On paper, America has done superbly. But Americans aren’t feeling great about their prospects. They know Biden’s multiple stimulus packages created a sugar rush across the US economy, and they’re not convinced they’ve benefited from all the subsidies and payouts. Gallup’s most recent survey shows that, last month, nearly half of respondents ranked the state of the US economy as “poor.” Politicians lament the “voteless recovery” — a widespread lack of appreciation for their efforts to get economies moving again.

But while the inflation rate may be back to normal, prices remain much higher. Voters understand how far their pay slips stretch. They can see when their tax bill goes up.

Immigration has become one of the main focal points across this year’s elections, precisely because of the outlandish and undeliverable governmental pledges. Every Tory manifesto since 2010 has promised a reduction in migration: under David Cameron, this included an unrealistic and economically illiterate plan to reduce net migration to “tens of thousands” of people a year. Under Johnson, it was a vague promise of reduction. The Brexit slogan of “taking back control” was used by Johnson and others to indicate that net migration would fall significantly after Britain left the European Union. Instead Johnson used Brexit powers to set up a far more liberal system that saw net migration skyrocket, peaking at 764,000 in 2022.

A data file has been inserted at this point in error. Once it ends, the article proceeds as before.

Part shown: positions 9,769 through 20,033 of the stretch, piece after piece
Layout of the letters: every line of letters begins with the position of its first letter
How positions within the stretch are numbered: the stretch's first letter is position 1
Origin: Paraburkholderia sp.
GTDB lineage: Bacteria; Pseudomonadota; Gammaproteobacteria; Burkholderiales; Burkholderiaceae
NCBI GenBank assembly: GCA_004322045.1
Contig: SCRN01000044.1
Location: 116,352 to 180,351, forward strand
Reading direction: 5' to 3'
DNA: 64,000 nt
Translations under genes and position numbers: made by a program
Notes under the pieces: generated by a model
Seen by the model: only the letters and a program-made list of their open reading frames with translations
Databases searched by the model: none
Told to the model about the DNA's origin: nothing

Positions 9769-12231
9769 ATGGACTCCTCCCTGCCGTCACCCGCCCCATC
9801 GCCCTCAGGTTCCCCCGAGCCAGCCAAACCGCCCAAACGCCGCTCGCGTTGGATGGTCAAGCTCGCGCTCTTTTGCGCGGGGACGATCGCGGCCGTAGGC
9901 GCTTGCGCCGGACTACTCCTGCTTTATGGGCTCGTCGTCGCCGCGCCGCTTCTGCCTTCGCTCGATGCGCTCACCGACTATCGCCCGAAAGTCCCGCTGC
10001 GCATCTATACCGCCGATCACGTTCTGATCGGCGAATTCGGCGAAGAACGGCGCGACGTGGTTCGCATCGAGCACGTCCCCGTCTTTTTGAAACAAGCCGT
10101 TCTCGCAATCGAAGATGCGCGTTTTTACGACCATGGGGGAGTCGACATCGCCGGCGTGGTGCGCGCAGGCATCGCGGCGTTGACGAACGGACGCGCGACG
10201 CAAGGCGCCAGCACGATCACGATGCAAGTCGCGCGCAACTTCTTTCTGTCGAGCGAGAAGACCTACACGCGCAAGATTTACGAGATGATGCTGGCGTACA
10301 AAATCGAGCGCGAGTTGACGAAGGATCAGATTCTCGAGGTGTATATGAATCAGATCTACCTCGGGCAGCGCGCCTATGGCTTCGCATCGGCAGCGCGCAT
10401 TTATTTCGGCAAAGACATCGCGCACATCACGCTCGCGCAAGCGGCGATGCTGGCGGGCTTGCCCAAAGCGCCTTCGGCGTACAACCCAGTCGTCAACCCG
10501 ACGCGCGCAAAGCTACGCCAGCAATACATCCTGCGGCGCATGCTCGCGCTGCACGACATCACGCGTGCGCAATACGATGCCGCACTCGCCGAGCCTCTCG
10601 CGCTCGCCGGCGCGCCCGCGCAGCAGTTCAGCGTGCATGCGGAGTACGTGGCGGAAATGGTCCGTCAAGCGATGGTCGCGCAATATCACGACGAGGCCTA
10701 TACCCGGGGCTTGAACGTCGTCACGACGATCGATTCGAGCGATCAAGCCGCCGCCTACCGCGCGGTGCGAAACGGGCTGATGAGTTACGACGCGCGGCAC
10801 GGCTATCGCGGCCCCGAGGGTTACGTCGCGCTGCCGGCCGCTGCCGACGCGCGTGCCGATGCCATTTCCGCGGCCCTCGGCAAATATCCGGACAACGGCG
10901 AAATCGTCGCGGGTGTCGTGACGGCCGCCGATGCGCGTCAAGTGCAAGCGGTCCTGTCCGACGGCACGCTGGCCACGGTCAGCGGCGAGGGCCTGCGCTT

Immigrants at a US-Mexico border patrol processing center in Lukeville, Arizona, December 7, 2023 (Getty)

The case was never made for the merits of higher net migration. Instead politicians promised one outcome, while crafting public policy that led to something radically different. Biden insisted from the start of his presidency that he would get a grip on the US-Mexico border. He then delayed taking serious action for years. This inertia meant monthly border crossings hit an all-time high on his watch: 302,000 last December. Meanwhile, Rishi Sunak promised he could “stop the boats” using a deterrent that would take just 300 migrants out of the UK. More small boats have arrived this year so far than in any other.